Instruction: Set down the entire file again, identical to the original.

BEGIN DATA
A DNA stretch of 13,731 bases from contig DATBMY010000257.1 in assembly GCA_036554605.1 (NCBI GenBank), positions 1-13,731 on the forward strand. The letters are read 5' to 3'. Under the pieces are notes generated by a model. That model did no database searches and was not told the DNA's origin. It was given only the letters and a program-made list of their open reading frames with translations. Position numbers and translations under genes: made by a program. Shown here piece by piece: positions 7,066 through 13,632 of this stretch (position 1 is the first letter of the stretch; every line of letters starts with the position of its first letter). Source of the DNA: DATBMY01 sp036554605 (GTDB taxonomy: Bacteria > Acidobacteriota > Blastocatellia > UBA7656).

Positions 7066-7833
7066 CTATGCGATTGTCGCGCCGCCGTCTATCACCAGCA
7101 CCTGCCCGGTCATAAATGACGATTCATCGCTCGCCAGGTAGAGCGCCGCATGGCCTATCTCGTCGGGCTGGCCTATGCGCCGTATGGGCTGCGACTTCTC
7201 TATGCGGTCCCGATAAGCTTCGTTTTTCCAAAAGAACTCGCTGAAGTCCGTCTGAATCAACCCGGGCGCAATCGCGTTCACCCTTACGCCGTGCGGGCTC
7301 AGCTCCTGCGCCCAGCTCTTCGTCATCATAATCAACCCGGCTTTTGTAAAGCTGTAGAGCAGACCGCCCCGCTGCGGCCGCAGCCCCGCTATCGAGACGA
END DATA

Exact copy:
A DNA stretch of 13,731 bases from contig DATBMY010000257.1 in assembly GCA_036554605.1 (NCBI GenBank), positions 1-13,731 on the forward strand. The letters are read 5' to 3'. Under the pieces are notes generated by a model. That model did no database searches and was not told the DNA's origin. It was given only the letters and a program-made list of their open reading frames with translations. Position numbers and translations under genes: made by a program. Shown here piece by piece: positions 7,066 through 13,632 of this stretch (position 1 is the first letter of the stretch; every line of letters starts with the position of its first letter). Source of the DNA: DATBMY01 sp036554605 (GTDB taxonomy: Bacteria > Acidobacteriota > Blastocatellia > UBA7656).

Positions 7066-7833
7066 CTATGCGATTGTCGCGCCGCCGTCTATCACCAGCA
7101 CCTGCCCGGTCATAAATGACGATTCATCGCTCGCCAGGTAGAGCGCCGCATGGCCTATCTCGTCGGGCTGGCCTATGCGCCGTATGGGCTGCGACTTCTC
7201 TATGCGGTCCCGATAAGCTTCGTTTTTCCAAAAGAACTCGCTGAAGTCCGTCTGAATCAACCCGGGCGCAATCGCGTTCACCCTTACGCCGTGCGGGCTC
7301 AGCTCCTGCGCCCAGCTCTTCGTCATCATAATCAACCCGGCTTTTGTAAAGCTGTAGAGCAGACCGCCCCGCTGCGGCCGCAGCCCCGCTATCGAGACGA